When you work at a VDU your eyes can be focused on the screen for long periods so it is important to take a brief rest and give your eyes a break every 30 minutes or so. You should have sufficient space behind the screen for you to be able to look beyond it and relax your eyes.
VDU’s and Your Eyes
Although there is no reliable evidence to suggest that even long-term intensive use of VDUs is damaging to the eyes, it is true that VDU users tend to complain of eye strain more than non-users. This is likely to be due to fatigue through causes such as:
- Insufficient and infrequent rest periods;
- Incorrect positioning of the screen and/or documents;
- Unsuitable lighting;
- Poorly designed work area;
- An uncorrected eyesight fault, such as long sight, short sight, astigmatism or presbyopia;
- The eyes are not working as a team.
Take frequent breaks
Screen settings and position
You should adjust your VDU to levels of brightness and contrast that you find comfortable. Keep the screen clean and free of dust and fingermarks. If possible, position it so that windows or other light sources are to the side rather than in front or behind it – if you can see a window or light unit reflected in the screen, move the VDU until the reflections disappear, or adjust blinds or curtains. The surface of the screen should be between 33 and 100 cms from your eyes and if you are working from copy documents, these should be placed at roughly the same distance to avoid continual re-focusing.
Try to eliminate as much glare as possible from the region around your screen. This is not always straightforward, but as a general rule:
The office lighting should be set at a level which allows the documents and screen to be read easily. Additional lighting, such as an Anglepoise lamp, may sometimes be necessary to achieve this;
Avoid an uncurtained window directly in front or behind your working position. Any window reflected in the screen should be fitted with blinds or curtains. Walls and desk surfaces should be non-reflective and neutral in colour.
Your legal entitlement as a VDU user
Since 1993 EC legislation has placed responsibilities on employers whose employees regularly use VDUs as part of their work.
These regulations are also designed to protect users who may work for an employer from home, or any other location that is not the employer’s main office.
If you are classified as a user, your employer must:
Provide a full eye examination, free of charge to you, when you commence VDU work and at regular intervals thereafter.
Provide a full eye examination, free of charge to you, if you are experiencing visual problems which may be due to working with a VDU.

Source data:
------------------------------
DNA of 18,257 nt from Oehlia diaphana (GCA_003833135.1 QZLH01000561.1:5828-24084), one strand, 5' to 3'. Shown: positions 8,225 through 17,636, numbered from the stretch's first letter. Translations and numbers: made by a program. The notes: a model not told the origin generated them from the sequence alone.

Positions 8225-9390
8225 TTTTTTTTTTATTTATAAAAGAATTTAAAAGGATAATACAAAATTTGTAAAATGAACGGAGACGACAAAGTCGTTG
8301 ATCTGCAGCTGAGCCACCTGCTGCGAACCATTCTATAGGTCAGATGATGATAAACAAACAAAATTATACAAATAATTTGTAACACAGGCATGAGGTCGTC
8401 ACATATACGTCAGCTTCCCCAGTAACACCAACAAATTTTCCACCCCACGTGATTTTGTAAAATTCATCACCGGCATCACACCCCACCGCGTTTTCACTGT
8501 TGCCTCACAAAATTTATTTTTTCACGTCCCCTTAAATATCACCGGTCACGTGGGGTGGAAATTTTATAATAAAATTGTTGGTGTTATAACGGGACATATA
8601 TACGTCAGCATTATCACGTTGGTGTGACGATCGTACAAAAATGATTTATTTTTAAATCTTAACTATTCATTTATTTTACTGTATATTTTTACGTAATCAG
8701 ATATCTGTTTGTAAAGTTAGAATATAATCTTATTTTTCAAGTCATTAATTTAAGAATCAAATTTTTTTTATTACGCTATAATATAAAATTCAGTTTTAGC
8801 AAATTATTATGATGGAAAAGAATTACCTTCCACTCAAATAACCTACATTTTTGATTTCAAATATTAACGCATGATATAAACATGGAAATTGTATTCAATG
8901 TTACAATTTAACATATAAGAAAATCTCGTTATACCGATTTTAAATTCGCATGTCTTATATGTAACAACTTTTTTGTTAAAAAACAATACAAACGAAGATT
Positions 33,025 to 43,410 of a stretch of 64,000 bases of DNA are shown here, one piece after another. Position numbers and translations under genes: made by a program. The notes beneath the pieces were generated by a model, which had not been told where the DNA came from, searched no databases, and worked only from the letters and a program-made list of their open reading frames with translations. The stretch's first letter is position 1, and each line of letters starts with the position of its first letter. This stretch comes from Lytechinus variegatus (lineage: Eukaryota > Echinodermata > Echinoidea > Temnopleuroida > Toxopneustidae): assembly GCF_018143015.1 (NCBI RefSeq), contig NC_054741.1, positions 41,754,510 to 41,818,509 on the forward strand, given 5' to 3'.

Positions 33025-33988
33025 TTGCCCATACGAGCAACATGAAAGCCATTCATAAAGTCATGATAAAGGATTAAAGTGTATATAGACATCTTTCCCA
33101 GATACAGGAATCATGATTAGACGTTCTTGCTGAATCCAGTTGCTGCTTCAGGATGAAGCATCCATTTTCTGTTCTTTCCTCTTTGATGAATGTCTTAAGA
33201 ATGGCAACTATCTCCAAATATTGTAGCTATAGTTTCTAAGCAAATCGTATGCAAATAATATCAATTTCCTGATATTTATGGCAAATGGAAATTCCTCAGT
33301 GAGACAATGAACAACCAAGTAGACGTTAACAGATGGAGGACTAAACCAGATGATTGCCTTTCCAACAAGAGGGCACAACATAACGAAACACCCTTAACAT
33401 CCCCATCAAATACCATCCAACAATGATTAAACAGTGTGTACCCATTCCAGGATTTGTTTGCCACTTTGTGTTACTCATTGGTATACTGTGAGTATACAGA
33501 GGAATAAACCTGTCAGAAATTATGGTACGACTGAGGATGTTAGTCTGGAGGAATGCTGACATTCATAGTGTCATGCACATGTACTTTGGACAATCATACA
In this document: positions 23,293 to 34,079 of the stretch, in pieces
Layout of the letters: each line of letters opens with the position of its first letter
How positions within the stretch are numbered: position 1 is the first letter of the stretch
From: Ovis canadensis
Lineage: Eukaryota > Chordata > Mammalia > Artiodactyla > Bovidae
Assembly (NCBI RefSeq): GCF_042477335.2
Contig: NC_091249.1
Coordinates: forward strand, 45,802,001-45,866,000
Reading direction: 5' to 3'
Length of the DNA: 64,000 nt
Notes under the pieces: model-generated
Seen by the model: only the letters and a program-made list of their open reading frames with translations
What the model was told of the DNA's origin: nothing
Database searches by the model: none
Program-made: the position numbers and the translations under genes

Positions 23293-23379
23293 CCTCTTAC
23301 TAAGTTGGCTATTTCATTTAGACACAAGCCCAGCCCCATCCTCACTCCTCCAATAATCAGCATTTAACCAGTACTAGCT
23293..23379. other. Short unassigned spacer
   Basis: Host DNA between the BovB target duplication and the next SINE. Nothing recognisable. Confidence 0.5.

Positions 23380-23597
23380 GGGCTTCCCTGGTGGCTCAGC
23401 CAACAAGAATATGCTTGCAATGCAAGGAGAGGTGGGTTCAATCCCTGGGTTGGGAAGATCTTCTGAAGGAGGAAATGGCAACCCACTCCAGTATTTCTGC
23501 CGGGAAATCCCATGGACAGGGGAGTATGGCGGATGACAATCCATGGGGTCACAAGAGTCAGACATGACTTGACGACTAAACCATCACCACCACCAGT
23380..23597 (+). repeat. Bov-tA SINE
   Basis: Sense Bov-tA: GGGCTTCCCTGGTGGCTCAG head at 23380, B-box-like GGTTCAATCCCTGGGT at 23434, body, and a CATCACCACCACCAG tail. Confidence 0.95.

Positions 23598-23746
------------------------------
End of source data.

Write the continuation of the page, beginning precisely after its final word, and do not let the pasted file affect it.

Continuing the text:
Pay for a pair of basic spectacles if it is shown that you require these specifically for VDU use, or an equivalent amount of money towards a pair of your choice;
Provide adequate breaks or changes of activity to reduce general visual fatigue;
Provide health and safety training relating to the work station. Keep you informed about the regulations, particularly those relating to eyesight, rest breaks and guidance on work station minimum requirements.
Only a small proportion of users will need spectacles specifically for working at a VDU and the majority of these users will be what is known as presbyopic. Presbyopia affects us all as we get older. Around the age of 45, people begin to find they lose the ability to focus on objects that are close up. Spectacles with single vision, bifocal or varifocal lenses, can all be used successfully for VDU work. Contact lenses are also suitable, but wearers should try to blink regularly which keeps the lenses comfortable.
When you concentrate on the screen for long periods, your normal blinking rate slows down. Presbyopic contact lens wearers may need additional reading spectacles.
Reflection-free lenses are well worth considering for VDU users. As they eliminate almost all reflections, VDU glare is considerably reduced, providing clearer and sharper vision.
The eye examination
If, as a VDU user, you are entitled to a free eye examination, make a note of the following points that will help the optometrist assess the effect that VDU work may be having on your sight:
- The date of your last eye examination
- How long you have worked with VDUs;
- The number of hours per day that you work at a VDU;
- The distance from your eyes to the screen, keyboard and any documents you refer to while working;
- The position of the screen (eg. above or below eye level, to the left or right of your sitting position);
- The size of the screen you use, its resolution and refresh rates (if known);
- Any symptoms associated with VDU work.